Daniel Dulany the Younger (June 28, 1722 – March 17, 1797) was a Maryland Loyalist politician, Mayor of Annapolis, and an influential American lawyer in the period immediately before the American Revolution.
Dulany was a member of the Maryland legislative assembly from 1751 to 1754, he was appointed to the Governor’s Council (1757–76) in recognition of his support for the colony’s proprietary government.
Daniel Dulany the elder arrived in colonial Maryland in 1703.
A native of Ireland, Dulany arrived shackled by his status.
He was an indentured servant, in an era when that status remained common.
He came to Maryland and quickly proved himself to his masters by his resilience and his industry. Maryland’s growth ensured a measure of prosperity, even for the indentured.
Daniel Dulany the elder eventually moved into the highest circles of Maryland’s colonial society. When his indenture ended in 1706, Dulany traveled to London and studied the bar.
He decided to begin his law practice in Maryland and gained admission to the Charles County Bar in 1709.
He enjoyed the patronage of his former master, George prater II, and he married into an aristocratic family and eventually became a state councilor.
Land’s story explores the whole of Dulany’s life, but his analysis on Dulany’s religion allows the reader to infer Dulany’s Catholicism instead of rely on historical fact.
Daniel the elder’s influence on his son pushed the younger Dulany to use his legal skills to improve the lot of Maryland’s Catholics.
Another interesting historiography facet of Land’s work is where he places Maryland culturally and regionally.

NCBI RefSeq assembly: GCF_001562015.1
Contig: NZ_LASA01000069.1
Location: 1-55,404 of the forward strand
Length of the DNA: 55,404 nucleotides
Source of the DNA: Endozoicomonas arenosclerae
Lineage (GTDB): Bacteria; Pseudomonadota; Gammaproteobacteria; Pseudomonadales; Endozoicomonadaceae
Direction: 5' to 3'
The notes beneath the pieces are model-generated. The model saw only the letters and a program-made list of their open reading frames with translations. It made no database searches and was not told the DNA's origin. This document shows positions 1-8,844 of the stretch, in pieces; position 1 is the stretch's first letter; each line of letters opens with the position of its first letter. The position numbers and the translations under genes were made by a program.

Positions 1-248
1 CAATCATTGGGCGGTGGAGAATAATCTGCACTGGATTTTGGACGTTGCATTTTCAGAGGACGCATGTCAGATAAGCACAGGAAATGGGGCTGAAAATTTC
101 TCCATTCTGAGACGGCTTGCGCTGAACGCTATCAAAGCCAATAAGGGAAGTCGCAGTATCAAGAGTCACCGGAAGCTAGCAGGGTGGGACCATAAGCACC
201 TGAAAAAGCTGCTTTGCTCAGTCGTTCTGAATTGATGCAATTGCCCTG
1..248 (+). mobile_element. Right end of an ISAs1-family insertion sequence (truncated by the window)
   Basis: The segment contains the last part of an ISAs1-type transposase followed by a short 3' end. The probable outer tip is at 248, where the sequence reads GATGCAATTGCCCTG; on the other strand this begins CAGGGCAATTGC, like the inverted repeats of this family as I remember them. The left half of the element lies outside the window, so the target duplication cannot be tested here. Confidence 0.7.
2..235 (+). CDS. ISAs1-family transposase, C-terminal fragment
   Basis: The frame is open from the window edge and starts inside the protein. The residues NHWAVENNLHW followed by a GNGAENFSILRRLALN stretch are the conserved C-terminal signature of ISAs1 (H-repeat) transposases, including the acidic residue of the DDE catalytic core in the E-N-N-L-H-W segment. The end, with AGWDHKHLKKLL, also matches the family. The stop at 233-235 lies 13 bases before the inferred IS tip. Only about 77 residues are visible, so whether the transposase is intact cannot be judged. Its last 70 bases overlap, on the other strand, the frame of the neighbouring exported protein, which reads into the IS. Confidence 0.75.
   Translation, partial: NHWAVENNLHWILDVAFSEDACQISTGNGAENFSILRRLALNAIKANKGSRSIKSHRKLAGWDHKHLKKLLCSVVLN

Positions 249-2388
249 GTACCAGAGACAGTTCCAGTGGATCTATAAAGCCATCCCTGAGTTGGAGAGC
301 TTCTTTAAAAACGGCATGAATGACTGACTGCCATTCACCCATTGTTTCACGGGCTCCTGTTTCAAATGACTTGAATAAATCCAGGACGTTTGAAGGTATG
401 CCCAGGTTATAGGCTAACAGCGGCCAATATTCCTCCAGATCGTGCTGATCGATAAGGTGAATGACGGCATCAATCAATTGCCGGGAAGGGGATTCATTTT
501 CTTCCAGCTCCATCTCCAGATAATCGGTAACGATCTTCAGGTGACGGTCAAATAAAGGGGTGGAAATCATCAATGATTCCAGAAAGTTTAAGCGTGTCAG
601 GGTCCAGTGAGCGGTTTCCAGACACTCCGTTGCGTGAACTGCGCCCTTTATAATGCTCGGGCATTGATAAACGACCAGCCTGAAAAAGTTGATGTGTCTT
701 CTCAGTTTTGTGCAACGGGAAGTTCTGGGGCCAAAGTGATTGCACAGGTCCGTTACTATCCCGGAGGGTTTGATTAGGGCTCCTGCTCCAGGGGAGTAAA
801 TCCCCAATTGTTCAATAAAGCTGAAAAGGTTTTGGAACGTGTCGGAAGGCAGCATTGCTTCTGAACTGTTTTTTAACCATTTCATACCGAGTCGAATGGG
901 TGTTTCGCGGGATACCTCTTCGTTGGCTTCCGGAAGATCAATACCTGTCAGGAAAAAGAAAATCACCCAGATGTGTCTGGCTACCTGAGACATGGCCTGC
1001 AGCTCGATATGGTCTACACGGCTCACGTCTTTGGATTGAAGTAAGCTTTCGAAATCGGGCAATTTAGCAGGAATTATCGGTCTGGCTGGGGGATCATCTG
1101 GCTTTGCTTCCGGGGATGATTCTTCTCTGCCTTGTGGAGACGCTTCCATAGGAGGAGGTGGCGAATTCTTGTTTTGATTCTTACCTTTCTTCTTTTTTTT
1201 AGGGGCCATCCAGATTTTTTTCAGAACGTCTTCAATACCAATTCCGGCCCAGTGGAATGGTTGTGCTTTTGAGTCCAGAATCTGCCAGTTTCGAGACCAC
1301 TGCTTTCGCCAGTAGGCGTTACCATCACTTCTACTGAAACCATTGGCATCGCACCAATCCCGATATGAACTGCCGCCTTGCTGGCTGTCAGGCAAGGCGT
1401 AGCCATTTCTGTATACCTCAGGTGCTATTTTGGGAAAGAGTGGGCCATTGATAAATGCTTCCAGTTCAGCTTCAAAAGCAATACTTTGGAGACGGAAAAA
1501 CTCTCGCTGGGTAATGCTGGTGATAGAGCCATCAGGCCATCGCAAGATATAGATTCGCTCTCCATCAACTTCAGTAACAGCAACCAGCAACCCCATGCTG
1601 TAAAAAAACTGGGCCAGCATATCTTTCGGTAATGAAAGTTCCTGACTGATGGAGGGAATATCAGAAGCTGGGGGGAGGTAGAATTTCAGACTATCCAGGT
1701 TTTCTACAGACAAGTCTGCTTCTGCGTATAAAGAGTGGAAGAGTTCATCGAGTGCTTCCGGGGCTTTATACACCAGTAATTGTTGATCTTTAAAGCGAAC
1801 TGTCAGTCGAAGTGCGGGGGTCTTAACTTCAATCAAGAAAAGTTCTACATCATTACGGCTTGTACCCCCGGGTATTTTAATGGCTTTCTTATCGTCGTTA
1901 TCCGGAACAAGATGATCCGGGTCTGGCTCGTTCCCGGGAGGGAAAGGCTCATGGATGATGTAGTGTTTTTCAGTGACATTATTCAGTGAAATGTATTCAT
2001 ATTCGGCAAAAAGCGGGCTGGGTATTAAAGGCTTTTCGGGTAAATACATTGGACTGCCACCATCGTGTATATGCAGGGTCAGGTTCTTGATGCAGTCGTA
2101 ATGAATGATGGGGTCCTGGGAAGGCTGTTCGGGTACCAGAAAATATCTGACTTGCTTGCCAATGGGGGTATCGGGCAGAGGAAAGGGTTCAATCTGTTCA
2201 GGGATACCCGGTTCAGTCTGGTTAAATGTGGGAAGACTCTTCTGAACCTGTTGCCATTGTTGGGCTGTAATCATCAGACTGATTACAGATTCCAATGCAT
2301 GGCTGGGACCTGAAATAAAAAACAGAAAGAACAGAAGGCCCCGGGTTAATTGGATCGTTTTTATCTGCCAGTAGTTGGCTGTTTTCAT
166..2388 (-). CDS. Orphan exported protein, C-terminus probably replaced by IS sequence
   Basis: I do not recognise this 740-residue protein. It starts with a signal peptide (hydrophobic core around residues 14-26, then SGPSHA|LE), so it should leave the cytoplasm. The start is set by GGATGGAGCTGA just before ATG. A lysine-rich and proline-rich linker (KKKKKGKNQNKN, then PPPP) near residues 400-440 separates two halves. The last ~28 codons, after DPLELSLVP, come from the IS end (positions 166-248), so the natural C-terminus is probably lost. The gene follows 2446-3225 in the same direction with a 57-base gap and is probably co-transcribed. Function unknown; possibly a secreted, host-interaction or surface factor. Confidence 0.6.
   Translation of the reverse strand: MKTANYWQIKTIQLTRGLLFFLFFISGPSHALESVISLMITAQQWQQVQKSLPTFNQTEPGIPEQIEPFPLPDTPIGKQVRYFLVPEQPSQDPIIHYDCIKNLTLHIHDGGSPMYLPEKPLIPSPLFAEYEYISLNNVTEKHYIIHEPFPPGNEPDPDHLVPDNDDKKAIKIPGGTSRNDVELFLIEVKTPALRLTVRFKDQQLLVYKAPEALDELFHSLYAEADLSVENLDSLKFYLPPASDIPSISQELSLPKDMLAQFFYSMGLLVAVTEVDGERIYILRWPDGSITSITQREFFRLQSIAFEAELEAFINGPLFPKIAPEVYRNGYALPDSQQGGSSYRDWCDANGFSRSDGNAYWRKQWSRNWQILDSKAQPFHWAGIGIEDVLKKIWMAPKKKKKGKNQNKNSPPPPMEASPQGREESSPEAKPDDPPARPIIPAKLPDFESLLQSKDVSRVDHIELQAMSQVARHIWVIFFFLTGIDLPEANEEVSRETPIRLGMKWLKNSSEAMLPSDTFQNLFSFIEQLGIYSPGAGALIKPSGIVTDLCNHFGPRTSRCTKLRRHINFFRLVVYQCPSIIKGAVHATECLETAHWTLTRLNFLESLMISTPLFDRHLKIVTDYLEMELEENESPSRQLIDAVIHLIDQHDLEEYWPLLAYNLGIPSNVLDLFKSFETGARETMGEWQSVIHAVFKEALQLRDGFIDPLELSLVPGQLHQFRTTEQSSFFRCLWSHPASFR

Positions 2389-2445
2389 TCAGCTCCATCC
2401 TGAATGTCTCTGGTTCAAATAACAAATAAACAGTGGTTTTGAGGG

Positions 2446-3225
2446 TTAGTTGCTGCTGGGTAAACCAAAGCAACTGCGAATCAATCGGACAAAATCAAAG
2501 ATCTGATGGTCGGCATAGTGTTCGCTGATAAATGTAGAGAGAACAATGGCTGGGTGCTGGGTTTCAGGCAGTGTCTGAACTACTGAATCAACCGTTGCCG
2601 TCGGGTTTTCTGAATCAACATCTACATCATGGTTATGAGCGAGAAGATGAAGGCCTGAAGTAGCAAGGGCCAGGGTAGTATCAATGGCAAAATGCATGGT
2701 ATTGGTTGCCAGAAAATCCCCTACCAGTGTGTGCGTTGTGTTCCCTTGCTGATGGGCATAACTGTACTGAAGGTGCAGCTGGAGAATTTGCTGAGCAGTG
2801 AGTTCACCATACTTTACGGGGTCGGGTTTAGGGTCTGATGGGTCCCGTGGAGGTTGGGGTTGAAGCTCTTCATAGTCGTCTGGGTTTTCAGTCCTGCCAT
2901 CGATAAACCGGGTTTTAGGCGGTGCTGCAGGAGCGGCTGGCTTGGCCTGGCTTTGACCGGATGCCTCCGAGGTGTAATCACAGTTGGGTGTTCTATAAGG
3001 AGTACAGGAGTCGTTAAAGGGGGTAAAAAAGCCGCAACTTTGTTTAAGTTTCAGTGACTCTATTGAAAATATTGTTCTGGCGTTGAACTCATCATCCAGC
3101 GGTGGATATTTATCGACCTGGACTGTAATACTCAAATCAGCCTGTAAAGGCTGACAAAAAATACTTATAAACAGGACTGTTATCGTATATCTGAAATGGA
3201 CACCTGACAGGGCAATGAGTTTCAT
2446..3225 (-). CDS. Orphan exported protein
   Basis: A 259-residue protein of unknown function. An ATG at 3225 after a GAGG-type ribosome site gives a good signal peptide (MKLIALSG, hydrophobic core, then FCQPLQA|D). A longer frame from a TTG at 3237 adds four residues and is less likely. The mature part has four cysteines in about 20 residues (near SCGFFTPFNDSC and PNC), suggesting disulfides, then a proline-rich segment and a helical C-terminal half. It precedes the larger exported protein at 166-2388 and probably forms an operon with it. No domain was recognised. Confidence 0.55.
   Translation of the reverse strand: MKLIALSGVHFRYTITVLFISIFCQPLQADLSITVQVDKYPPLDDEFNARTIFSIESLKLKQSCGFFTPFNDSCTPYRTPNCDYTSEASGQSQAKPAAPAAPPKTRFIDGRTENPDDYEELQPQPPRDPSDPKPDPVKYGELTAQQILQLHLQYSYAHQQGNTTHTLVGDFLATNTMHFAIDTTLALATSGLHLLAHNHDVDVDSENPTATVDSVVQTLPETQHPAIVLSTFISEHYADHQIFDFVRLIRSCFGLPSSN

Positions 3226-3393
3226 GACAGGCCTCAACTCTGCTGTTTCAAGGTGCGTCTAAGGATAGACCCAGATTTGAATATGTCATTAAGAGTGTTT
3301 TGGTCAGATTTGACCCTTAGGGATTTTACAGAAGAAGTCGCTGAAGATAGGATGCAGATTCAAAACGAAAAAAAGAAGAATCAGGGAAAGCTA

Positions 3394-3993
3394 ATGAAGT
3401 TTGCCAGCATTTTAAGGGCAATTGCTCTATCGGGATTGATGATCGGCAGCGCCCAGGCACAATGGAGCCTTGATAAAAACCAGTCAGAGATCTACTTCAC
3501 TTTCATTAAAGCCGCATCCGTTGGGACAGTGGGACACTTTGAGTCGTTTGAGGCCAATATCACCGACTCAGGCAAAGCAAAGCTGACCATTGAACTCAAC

Land conjoins the plantation South in Land’s work; Daniel Dulany the elder’s rise occurs during the era of the great plantations on Maryland’s Eastern and Western Shore.
Surprisingly, Dulany’s lowly origins never hinder his progress.
In 1751 Dulany was elected to the Maryland General Assembly to represent Frederick County.
He served for three years.
Daniel Dulany was educated in England and became a lawyer after returning to Maryland.
He was a member of the Maryland legislative assembly from 1751 to 1754, and he was appointed to the Governor’s Council in 1757 in recognition of his support for the colony’s proprietary government.
In the following years, he held other high offices and also became known as one of the best lawyers in the American colonies.
Though his sympathies were those of a loyal British subject, Dulany was critical of some policies of the British government, and, during the crisis over the Stamp Act of 1765, he wrote Considerations on the Propriety of Imposing Taxes in the British Colonies (1765), which was the most influential pamphlet that appeared in opposition to the Stamp Act.
His arguments were widely read in America, and in England were drawn upon by William Pitt in his plea for repeal of the Stamp Act.
He lost his popularity, however, when in 1773 he engaged in newspaper controversy with Charles Carroll in defense of the fees exacted by government officials for performing certain services.
Dulany was a Loyalist during the Revolution and most of his property was confiscated by the state in 1781.